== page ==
This lack of worldliness and the insular nature of poor-town US is the theme that stood out most for me in these two films. When the FBI agent is questioning Jason in Three Billboards, and trying to let him know some details about a suspect, without betraying operational information, Jason’s lack of knowledge of US foreign policy shines through. Similarly, Shawn in I,Tonya lives in an imaginary world that allows him to hatch a plot and roll it out – as mind-boggling as it is – under the radar. How did they think he would get away with any of it? Too many episodes of #nameyourcopshow. And yet, they do get away with it – with dreadful consequences for Nancy Kerrigan, the skater supposedly in Harding’s way to glory and a gold Olympic medal.

The real villain in I, Tonya is of course her mother, played stunningly by Alison Janney – all angles and sharp edges to match her tongue and even more cold anger, burning away inside. She reminds me of the buzzards that hang around in old Wiley-Coyote films, watching, waiting for the coyote to fail. But of course her machinations are what has put Tonya in this position in the first place, and if her mean-ness was anything like what is portrayed in the film, it’s no wonder that Tonya was desperate in her desire to prove them all wrong.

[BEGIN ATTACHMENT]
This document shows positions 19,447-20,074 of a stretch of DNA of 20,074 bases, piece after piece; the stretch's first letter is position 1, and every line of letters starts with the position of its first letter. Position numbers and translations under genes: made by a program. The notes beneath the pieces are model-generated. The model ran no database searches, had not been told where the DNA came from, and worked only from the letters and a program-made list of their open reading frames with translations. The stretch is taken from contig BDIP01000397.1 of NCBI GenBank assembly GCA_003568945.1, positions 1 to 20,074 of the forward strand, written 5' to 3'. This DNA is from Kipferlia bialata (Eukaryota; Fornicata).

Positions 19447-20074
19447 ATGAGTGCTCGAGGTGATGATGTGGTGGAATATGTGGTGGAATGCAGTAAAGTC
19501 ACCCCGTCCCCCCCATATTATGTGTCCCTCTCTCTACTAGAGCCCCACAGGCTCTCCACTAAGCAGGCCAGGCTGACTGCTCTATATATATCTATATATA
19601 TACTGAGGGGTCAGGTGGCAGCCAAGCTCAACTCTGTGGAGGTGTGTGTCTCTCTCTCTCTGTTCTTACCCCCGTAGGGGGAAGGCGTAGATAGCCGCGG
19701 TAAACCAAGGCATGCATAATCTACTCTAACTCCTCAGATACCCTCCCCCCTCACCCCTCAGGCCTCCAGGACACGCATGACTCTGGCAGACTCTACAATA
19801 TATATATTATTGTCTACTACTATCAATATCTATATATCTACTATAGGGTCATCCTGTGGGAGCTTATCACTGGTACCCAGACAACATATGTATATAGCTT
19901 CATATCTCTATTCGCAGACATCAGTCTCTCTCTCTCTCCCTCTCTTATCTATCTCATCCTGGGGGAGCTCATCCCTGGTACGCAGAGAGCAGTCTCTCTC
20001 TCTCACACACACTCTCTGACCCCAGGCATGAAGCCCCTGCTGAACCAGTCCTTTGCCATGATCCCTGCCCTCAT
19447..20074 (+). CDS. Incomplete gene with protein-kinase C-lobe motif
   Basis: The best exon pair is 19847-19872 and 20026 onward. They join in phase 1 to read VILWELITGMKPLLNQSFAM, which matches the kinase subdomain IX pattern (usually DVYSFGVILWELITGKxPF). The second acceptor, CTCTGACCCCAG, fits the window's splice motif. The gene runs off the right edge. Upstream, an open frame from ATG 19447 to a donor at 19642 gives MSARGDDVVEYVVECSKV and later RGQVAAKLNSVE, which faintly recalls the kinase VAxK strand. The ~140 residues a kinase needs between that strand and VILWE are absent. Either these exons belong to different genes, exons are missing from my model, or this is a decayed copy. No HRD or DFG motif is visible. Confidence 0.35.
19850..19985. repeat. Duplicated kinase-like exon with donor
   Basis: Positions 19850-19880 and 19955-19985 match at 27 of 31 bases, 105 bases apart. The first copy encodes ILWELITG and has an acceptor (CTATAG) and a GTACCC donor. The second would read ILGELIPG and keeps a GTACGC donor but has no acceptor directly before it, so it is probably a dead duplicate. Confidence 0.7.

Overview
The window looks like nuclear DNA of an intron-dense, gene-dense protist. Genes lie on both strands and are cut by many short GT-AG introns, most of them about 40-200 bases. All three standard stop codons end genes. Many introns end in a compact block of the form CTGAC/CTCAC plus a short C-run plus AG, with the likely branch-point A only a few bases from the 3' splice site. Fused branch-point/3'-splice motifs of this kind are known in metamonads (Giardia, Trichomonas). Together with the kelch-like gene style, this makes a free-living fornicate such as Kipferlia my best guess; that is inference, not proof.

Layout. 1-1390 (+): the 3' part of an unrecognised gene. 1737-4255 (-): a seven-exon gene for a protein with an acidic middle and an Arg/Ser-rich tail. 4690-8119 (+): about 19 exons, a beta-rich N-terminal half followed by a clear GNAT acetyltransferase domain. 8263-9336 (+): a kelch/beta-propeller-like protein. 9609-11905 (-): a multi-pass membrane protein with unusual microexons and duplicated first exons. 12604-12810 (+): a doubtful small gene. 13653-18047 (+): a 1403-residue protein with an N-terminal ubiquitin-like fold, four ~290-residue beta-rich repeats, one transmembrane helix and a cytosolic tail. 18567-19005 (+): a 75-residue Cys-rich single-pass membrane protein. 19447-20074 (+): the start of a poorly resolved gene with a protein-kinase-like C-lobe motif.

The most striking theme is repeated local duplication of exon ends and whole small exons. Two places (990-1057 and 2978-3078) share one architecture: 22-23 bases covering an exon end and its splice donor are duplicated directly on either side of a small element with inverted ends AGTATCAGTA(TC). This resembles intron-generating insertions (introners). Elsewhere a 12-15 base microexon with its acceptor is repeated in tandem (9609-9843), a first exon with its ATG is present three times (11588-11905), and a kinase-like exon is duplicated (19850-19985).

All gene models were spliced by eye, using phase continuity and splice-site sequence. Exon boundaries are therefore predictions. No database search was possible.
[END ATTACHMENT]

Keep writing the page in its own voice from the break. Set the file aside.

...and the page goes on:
Injustice is the other obvious theme – Tonya asks a skating judge why the competition can’t just be about the skating; and the sense of injustice that Mildred feels when the crime against her daughter remains unsolved is what drives her rage, as well as her own guilt, whether justified or not.